Definition

People with farsightedness, or hyperopia, usually have difficulty seeing close objects. In severe cases, they can have trouble seeing objects both far and near.

Causes

Farsightedness is a type of refractive error, which means the shape of the eye does not bend light correctly, so images are blurred. In farsightedness, the eyeball is too short for light rays to clearly focus on the retina.

Interior of the Eye

eye anatomy 2

Light rays are precisely focused on the retina (orange) in good vision.

Copyright © Nucleus Medical Media, Inc.

Risk Factors

Farsightedness is more likely to occur in people who have family members with the same condition.

Symptoms

Symptoms may include:

    
  • Difficulty focusing on objects up close
  • Blurred vision
  • Headache
  • Eyestrain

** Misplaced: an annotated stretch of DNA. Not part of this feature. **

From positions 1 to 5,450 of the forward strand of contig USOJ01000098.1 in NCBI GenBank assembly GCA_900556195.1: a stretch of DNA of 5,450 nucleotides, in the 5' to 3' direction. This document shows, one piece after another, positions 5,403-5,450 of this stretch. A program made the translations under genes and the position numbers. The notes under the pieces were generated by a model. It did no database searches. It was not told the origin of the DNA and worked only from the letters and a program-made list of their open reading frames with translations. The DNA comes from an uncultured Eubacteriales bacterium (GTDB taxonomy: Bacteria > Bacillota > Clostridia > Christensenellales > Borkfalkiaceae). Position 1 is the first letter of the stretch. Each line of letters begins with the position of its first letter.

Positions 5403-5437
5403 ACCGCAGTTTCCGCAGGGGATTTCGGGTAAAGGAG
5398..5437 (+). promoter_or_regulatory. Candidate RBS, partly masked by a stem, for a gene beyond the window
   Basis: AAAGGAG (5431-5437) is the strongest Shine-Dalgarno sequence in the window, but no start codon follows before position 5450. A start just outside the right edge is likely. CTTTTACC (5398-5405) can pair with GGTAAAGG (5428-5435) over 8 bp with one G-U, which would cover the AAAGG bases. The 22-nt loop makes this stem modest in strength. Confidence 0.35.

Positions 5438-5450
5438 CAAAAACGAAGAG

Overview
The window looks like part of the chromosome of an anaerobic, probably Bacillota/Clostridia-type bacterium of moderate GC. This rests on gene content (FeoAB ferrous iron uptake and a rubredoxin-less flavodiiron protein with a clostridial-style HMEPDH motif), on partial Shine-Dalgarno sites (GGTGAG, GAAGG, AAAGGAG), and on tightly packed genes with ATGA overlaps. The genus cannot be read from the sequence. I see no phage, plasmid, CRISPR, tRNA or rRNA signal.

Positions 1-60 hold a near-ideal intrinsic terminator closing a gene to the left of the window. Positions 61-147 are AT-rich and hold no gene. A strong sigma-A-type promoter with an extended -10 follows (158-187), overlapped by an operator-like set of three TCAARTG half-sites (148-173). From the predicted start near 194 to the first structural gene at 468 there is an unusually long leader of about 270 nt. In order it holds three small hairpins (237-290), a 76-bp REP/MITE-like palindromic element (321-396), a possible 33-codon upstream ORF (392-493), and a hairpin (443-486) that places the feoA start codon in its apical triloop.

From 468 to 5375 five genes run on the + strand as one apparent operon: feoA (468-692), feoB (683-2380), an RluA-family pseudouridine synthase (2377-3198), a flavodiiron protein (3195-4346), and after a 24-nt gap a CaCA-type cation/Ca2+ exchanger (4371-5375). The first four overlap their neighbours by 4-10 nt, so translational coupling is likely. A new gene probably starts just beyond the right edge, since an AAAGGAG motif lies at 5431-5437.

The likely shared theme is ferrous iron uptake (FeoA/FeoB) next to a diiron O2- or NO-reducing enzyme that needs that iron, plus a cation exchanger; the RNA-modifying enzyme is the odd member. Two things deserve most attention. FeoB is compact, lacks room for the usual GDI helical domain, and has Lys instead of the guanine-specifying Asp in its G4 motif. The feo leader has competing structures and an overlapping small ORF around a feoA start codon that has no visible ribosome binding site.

• Diagnosis

    A vision specialist will ask about your symptoms and medical history. You will be given an eye exam and checked to see if prescription lenses will help improve your vision.

    Treatment

    Talk with your doctor about the best treatment plan for you. Options include:

    Corrective Lenses

    Farsightedness can be treated using corrective lenses, such as eyeglasses or contact lenses. Your doctor will see you at regular intervals to assess your vision and determine if your corrective lenses prescription needs to change.

    Refractive Surgery

    If you elect to undergo the procedure, certain forms of farsightedness may be treated with refractive surgery. The surgeries used to treat farsightedness focus on changing the corneas shape to increase the eye's ability to focus. Many of these procedures are done using lasers.

    Prevention

    There are no current guidelines to prevent farsightedness.